“The lack of role models and mentors is certainly an issue, but we know that when women connect with other women within the maritime industry, it can help them to feel more supported within their roles.

“We’re trying to change the narrative of the industry being male-dominated, and the company that I am working for is a great example of this as we walk the walk in having over 50 percent of our leadership roles held by women,” she said.

Despite the increasing presence of women in the maritime industry, they still face significant challenges due to gender biases and traditional stereotypes. Women in Maritime Fiji aims to address these issues by uniting women from all sectors of the industry to identify barriers, gather much-needed data, provide feedback and develop actionable solutions to boost gender diversity.

“The groups mission is to chart a course for a more equitable and inclusive maritime industry that benefits from the full potential of all its talent. We listen to what our members have to say and see how best we can help facilitate their growth within the industry,” Koi said.

The United Nations Development Programme (UNDP) Pacific Office in Fiji is working with the maritime industry to raise further awareness of the vital role that women play within the industry.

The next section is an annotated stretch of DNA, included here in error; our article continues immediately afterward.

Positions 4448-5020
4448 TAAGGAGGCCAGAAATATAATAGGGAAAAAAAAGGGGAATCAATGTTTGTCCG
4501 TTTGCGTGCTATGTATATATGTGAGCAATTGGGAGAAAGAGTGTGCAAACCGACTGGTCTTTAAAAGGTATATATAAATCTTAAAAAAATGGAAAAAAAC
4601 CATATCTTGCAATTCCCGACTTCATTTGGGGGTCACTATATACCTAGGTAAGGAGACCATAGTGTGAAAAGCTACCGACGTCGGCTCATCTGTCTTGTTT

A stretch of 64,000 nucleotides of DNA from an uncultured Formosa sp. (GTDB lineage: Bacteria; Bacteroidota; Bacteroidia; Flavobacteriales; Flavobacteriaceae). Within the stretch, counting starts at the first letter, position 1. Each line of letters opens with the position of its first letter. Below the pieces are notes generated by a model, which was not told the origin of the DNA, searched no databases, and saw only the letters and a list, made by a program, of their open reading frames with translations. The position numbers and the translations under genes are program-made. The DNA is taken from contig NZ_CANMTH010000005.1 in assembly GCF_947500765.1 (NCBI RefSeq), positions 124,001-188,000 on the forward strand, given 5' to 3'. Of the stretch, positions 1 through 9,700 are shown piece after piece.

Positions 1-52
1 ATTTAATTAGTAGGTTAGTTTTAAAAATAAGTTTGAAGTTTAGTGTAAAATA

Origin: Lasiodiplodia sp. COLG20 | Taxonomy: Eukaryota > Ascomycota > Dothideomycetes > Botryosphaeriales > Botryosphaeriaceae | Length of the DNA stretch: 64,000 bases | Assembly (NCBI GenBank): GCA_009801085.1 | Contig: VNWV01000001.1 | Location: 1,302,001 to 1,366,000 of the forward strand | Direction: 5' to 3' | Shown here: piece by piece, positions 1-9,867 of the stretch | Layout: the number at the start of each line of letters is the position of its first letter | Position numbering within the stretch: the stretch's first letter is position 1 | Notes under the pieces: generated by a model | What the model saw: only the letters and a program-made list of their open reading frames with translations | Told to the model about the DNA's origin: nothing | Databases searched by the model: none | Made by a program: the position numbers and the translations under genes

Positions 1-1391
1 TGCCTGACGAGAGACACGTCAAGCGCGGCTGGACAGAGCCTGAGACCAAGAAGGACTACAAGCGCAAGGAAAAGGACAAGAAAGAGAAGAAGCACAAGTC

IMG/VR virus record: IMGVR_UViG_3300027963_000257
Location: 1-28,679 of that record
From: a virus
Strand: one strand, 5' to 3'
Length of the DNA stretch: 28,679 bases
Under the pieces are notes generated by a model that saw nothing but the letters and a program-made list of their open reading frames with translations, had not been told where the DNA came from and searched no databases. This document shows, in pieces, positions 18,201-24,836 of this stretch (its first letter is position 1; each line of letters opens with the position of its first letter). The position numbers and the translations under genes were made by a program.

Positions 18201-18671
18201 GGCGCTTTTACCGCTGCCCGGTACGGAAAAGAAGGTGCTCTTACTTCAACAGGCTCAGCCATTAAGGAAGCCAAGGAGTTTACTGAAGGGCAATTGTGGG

Through the Government of Japan’s Integrated Border Management Project, UNDP is working to support relevant border agencies in Fiji, Palau and Vanuatu in reinforcing their capacities, capabilities and systems for effective and efficient movement of travellers and cargo, and to strengthen links for data and knowledge sharing, inter-agency and cross-regional cooperation.

UNDP is primarily working to further the work of border agencies – including those within the maritime industry – to ensure that public health programs and policies are sensitive to gender.

Revai Makanje Aalbeck, Team Leader – Effective Governance with the UNDP Pacific Office in Fiji, said that gender-sensitive policies within the industry will create more diverse workplaces that better reflect the communities they serve.

“Many countries and international organizations have adopted policies and guidelines on gender equality and women’s rights. By implementing gender-sensitive policies, the maritime industry can demonstrate its commitment to these standards and enhance its reputation as a responsible and socially conscious industry,” she said.

Almost 95 percent of goods enter Fiji via the country’s seaports.

The Future

The maritime industry in Fiji has seen a significant shift towards gender diversity. Women are increasingly taking on leadership roles and positions traditionally held by men, such as ship captains and engineers. This shift reflects broader social changes in Fiji, as well as efforts by the industry to promote greater inclusion and diversity.

Despite progress towards gender equality in the maritime industry, women remain significantly underrepresented, and their experiences are often overlooked due to a lack of routine data collection on their participation in the sector.

By bringing more women to the forefront, the maritime industry is poised to benefit from a wider range of perspectives and ideas, ultimately driving innovation and growth.